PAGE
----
It’s hardly a geographic leap, considering TPG is based in Fort Worth. But it’s indicative of the firm’s heightened interest in energy and power, among the most popular sectors for PE firms of late.
From Oct. 1, 2009 through Sept. 30, 2011, TPG closed at least three platform acquisitions—which were the three largest deals in that time frame closed by U.S.-based sponsors, in terms of disclosed deal value—in the energy and power sector, with a total disclosed deal value of $4.5 billion, according to Thomson Reuters data Buyouts compiled for a feature on investing in the sector, to be published Oct. 31. These include its $2.5 billion takeover of troubled Australian energy company Alinta Energy and the $1 billion buy, alongside ACON Investments, of a refinery, a pipeline and 235 gas stations from Marathon Oil Corp.
Several of TPG Capital’s competitors are also ramping up their activity in the sector. The Blackstone Group is reportedly seeking $3 billion for its first energy fund , while KKR has raised more than $1 billion for its fund.
Not surprisingly, energy funds are among the most popular right now for pension funds and other fund investors. As my colleague Greg Roth previously reported, through the third quarter, limited partners committed close to $8 billion to energy funds this year, roughly $2 billion more than turnaround funds, which were the second-most popular fund strategy.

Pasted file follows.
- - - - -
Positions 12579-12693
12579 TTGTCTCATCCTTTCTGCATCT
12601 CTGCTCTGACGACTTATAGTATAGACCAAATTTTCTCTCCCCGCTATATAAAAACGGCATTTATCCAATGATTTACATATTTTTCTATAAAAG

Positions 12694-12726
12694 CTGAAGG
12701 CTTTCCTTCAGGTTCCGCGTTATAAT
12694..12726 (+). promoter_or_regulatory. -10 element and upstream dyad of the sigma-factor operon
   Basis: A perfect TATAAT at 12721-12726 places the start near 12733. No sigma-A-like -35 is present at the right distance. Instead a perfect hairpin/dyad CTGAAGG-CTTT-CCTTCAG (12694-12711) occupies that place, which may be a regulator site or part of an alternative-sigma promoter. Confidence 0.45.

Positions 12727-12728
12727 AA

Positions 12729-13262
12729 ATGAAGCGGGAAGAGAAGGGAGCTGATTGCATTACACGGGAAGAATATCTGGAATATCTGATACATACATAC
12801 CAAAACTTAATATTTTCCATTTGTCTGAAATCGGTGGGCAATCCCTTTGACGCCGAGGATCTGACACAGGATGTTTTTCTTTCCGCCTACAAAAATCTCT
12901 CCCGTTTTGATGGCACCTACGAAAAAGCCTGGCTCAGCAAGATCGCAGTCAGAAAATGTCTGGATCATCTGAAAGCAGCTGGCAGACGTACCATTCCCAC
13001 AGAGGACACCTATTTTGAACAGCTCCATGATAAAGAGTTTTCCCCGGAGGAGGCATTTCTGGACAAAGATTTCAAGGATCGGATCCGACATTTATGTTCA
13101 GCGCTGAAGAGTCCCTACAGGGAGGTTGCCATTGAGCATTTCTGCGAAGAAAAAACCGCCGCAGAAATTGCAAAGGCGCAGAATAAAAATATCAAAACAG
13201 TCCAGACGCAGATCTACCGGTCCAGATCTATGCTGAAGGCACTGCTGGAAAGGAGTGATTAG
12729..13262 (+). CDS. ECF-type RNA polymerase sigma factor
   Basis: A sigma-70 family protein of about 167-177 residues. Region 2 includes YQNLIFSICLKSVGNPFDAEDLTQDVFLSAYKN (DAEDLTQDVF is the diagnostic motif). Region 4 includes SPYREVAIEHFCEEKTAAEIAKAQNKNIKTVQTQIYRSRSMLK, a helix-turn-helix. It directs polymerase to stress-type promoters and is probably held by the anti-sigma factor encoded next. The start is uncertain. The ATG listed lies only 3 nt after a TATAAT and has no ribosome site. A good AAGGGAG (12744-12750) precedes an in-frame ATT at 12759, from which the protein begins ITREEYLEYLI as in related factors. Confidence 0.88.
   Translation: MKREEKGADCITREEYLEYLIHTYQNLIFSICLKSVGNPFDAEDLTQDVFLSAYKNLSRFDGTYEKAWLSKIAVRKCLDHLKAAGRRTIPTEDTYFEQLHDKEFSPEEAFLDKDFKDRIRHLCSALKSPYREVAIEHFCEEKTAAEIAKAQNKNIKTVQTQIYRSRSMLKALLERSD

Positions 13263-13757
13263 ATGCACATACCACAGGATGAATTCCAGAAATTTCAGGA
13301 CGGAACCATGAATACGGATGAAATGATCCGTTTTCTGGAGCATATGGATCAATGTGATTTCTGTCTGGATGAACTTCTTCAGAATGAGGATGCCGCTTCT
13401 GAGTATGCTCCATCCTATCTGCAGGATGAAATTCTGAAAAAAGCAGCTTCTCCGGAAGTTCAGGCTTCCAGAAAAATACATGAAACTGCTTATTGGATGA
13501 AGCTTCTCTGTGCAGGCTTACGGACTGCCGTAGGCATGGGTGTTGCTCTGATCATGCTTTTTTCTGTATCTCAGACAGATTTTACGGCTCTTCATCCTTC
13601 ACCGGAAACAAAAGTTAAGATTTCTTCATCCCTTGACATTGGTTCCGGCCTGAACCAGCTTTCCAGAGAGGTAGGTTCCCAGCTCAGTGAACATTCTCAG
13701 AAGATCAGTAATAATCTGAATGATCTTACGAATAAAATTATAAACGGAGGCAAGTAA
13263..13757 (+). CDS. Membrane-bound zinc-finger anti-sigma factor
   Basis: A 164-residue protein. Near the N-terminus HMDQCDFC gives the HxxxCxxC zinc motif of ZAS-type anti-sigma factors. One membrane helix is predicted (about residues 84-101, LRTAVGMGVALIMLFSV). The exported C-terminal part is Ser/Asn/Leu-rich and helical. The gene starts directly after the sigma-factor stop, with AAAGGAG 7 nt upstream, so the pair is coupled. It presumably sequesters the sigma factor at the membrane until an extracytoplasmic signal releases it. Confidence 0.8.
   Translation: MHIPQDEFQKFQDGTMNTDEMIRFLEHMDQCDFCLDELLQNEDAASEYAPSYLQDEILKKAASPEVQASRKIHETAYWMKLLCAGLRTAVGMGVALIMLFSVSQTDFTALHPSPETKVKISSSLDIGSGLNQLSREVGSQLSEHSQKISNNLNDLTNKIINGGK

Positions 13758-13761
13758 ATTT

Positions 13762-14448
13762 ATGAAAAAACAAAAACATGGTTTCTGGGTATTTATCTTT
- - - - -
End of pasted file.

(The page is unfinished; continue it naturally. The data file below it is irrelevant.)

Sponsors activity in the sector has picked up following a drop in activity with the economic downturn. U.S.-based sponsors had closed 39 control-stake deals with a disclosed deal value of $5 billion in 2011 as of Sept. 30, putting them on pace to outdo last year’s results, when firms closed 44 deals with a disclosed deal value of $2.8 billion.
Bernard Vaughan is a Senior Editor at Buyouts Magazine. Follow his tweets @BVaughanReuters.